Which people with specific language impairment have auditory processing deficits?

Genevieve M. McArthur*, D. V.M. Bishop

*Corresponding author for this work

Research output: Contribution to journalArticlepeer-review

126 Citations (Scopus)


An influential theory attributes developmental disorders of language and literacy to low-level auditory perceptual difficulties. However, evidence to date has been inconsistent and contradictory. We investigated whether this mixed picture could be explained in terms of heterogeneity in the language-impaired population. In Experiment 1, the behavioural responses of 16 people with specific language impairment (SLI) and 16 control listeners (aged 10 to 19 years) to auditory backward recognition masking (ABRM) stimuli and unmasked tones indicated that a subgroup of people with SLI are less able to discriminate between the frequencies of sounds regardless of their rate of presentation. Further, these people tended to be the younger participants, and were characterised by relatively poor nonword reading. In Experiment 2, the auditory event-related potentials (ERPs) of the same groups to unmasked tones were measured. Listeners with SLI tended to have age-inappropriate waveforms in the N1-P2-N2 region, regardless of their auditory discrimination scores in Experiment 1. Together, these results suggest that SLI may be characterised by immature development of auditory cortex, such that adult-level frequency discrimination performance is attained several years later than normal.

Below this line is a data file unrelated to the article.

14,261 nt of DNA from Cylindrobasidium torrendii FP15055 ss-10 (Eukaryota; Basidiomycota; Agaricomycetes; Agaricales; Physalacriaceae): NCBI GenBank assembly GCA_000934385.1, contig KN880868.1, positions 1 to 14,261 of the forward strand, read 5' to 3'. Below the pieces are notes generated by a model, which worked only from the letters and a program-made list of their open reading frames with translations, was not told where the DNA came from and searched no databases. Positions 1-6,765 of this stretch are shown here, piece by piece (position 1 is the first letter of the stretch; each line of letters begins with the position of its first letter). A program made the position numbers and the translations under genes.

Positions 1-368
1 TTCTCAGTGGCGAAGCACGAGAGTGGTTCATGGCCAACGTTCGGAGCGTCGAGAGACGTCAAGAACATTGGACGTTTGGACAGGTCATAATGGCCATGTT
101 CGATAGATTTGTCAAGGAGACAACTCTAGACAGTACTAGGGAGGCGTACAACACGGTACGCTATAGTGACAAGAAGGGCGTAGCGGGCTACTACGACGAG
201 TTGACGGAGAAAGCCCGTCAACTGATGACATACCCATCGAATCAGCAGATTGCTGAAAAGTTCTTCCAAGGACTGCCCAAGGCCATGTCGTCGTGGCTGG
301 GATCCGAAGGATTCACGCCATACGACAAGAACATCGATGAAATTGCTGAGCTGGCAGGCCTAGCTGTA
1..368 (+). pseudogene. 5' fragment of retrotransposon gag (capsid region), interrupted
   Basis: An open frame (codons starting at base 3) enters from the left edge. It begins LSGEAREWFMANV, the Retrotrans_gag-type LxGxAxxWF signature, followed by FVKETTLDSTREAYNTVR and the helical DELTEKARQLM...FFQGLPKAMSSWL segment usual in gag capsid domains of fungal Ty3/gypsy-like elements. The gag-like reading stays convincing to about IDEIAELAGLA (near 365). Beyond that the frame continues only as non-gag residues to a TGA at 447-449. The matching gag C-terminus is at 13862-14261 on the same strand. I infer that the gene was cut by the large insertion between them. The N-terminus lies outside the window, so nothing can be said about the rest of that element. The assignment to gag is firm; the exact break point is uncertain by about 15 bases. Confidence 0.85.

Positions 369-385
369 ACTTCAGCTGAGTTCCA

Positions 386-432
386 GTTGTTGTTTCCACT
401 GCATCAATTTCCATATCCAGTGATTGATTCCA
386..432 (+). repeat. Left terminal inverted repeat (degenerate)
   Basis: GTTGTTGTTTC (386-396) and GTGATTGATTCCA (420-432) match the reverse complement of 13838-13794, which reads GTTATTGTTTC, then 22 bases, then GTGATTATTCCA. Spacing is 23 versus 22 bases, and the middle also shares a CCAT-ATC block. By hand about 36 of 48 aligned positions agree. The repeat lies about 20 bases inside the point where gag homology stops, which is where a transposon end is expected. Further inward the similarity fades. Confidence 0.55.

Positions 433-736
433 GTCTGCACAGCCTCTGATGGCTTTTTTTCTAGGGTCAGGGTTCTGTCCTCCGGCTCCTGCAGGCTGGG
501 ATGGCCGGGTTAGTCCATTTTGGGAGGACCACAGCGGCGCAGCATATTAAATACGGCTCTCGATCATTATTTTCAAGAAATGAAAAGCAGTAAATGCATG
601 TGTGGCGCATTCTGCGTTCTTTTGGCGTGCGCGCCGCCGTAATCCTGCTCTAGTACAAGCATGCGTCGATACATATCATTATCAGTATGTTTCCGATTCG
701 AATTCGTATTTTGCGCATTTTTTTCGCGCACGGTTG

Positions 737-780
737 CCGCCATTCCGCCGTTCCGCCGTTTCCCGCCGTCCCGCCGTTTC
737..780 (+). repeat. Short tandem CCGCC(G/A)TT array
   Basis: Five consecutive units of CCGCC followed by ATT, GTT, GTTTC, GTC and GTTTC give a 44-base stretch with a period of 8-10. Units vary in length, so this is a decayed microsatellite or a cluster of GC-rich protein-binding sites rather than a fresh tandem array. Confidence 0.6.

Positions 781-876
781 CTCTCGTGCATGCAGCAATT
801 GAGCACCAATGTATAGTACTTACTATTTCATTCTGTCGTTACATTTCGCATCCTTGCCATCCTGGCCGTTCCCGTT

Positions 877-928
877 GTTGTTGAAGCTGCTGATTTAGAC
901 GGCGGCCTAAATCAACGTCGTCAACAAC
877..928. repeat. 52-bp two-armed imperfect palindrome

Original languageEnglish
Pages (from-to)79-94
Number of pages16
JournalCognitive Neuropsychology
Issue number1
Publication statusPublished - Feb 2004
Externally publishedYes


Dive into the research topics of 'Which people with specific language impairment have auditory processing deficits?'. Together they form a unique fingerprint.

Cite this